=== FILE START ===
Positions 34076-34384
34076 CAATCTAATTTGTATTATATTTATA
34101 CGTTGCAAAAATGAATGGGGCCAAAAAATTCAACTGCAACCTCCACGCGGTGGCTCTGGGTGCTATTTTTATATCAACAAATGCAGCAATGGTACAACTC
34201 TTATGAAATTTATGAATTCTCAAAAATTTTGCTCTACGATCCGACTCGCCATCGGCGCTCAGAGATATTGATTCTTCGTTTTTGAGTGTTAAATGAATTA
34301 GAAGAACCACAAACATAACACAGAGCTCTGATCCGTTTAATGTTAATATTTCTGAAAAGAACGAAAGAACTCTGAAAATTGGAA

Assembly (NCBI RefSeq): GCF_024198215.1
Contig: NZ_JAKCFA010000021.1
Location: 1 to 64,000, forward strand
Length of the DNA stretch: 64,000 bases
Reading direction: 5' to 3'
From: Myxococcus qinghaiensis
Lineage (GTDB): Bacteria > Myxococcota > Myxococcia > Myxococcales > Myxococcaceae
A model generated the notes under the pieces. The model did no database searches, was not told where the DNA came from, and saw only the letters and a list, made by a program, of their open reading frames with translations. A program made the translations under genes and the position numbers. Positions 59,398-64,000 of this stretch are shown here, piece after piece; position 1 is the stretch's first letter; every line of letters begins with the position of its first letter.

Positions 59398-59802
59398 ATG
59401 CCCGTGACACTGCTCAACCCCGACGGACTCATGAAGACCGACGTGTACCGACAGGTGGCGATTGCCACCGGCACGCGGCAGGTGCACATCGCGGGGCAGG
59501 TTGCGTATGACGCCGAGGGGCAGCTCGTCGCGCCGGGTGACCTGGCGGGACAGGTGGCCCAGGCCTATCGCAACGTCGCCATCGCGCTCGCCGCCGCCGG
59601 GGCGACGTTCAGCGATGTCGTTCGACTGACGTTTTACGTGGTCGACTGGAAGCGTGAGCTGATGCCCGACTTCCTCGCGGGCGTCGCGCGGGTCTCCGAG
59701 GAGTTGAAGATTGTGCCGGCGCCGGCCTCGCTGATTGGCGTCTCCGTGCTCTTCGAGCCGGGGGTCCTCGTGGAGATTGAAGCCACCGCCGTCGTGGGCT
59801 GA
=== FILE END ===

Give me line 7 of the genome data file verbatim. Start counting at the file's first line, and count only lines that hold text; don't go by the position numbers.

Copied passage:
Contig: NZ_JAKCFA010000021.1